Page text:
To tell you a bit about how Sally and Logan communicate see this, Logan says:
“More beautiful than the mountains and waterfalls and soaring eagles.” The moment eased a bit when Sally’s smile stretched wide. “I’m prettier than jagged high-up hills; running water; and a hook-nosed, bald bird?” The smile turned to a laugh. “ I reckon you think that’s flattery, don’t you?”
And her sister Mandy thinks very similarly when Sidney (her husband) says:
"I respect who you are, but that doesn't mean you can't learn more womanly manners." Better manners? Maybe she'd say "please" when she took the butt of her gun to his head. And "thank you" after he passes out on the floor.
I"m laughing out loud even as I type this. What's the killer here is that Sharpshooter in Petticoats doesn't come out until 2011. I have no idea how I will get my Mary Connealy fix until then......Somebody rescue me, preferably on a horse, wearing a Stetson and a duster.....thank you very much.

Doctor in Petticoats(Sophie's Daughters) by Mary Connealy

You know how when a good book ends, you're a bit miffed that it ended when it did? Or you just wanted to know a bit more about these people's lives before it ends? Or 'So where did they end up living'? Well, that seems to be the feeling I get with every book I've read of Mary's! So darn frustrating that the story ends at all, never mind where it ends. I know every character in Mary's books as if they're my neighbors. Beth McClellan is a character close to my heart as I'm the only one in my generation (and only the second in my family) to graduate from college. My mother was a family pioneer of sorts-like Sophie McClellan and I, like her daughter, Beth, am a nurse who wants to take health care back home to give aid where needed. She finds herself giving aid to those around her, before she even gets home, at a stage coach accident. Who does she find to take care of but, Alex Buchanen, an army doctor who's deserted and  has PTSD (Post Traumatic Stress Disorder)-well, that's what's called nowadays. It used to be called shell shocked in my parent's time and who knows if it even had a name in the 1880's? This book has lots of adventure, praying, and laughs, too. Could it get any better than that? Not if you want a light read that you just can't put down.

What kills me is that this book is the first of a series and the 3rd isn't out yet! I have to get this review done because I have Sophie's Daughter's waiting on me..... there's a gunfight, a broken leg to tend to and Mandy's due for her 3rd child any day! I've gotta go folks...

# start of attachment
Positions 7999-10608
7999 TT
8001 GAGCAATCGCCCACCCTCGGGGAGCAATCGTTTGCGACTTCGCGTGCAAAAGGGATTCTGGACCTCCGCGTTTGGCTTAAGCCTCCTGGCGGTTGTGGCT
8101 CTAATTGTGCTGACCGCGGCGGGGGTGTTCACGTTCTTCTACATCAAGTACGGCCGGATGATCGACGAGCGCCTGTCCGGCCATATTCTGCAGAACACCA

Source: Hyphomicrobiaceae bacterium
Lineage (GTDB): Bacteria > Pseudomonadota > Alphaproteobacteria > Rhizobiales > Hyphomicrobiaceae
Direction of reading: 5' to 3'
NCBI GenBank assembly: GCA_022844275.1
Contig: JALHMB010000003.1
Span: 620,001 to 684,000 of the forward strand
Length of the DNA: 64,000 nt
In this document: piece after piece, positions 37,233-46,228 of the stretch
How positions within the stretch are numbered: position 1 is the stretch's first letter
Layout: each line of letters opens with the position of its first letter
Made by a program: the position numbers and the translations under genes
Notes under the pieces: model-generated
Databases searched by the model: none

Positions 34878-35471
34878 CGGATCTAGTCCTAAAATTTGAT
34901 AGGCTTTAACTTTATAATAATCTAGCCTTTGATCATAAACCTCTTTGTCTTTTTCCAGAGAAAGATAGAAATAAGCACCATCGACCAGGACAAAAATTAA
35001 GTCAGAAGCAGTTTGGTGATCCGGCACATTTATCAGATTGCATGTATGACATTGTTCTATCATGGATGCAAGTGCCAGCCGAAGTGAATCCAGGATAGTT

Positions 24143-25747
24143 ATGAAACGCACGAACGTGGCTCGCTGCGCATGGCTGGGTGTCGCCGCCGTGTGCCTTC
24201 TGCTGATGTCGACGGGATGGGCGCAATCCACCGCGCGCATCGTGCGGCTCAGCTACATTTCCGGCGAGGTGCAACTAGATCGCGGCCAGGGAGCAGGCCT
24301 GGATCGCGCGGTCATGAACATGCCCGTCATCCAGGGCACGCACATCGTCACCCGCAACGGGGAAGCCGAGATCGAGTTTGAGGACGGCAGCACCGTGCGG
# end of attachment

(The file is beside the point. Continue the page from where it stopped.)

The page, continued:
Sunday, August 29, 2010

Wildflower Bride by Mary Connealy

Another wild Montana ride is in this 3rd and last book of Montana Marriages. It picks up about a year or so after Montana Rose ended. We still have our Divide, Montana territory community of Belle and Silas Tanner..I mean, Harden, and Cassie and Red Dawson and, now, Wade and Glowing Sun (Abby) Sawyer.  Just to give you an idea how funny this series of books is, take a look at what Belle Tanner (a Calamity Jane type) is saying to Cassie Dawson (the extremely sheltered china doll type):
“We’ll work on roping and busting steers and the other chores any decent woman (italics mine) oughta know. It’s unbelievable you’ve never learned bronc riding. What is Red thinking? .... Have you ever cracked a bullwhip?” Cassie shook her head. she’d never even seen one. “I’d love to have you visit.”
My hiney would fall off from all the laughing, if know, 'laugh my hiney off'? I must not be a decent woman then, how about you? Anyways, just as Red Dawson has to kiss Cassie to distract her from a rant, Abby threatens Wade after every kiss and she's very good with a knife!
I couldn't connect with the characters in this installment as well as I could the previous two books though and I'm not sure why. The Wade character is very developed, more than Abby is actually. I wondered a few times why it wasn't named Wildflower Groom. It has everything I like in  good book so, it must've been me.
4 Stars for a Good Story- there are subplots galore and all good.
3 Stars for Chemistry-As my dear friend Angie's new banner says, 'I like my books the way I like coffee, Hot and with Chocolate.' This cup of joe was only lukewarm for me, alas...but I any kind of coffee too.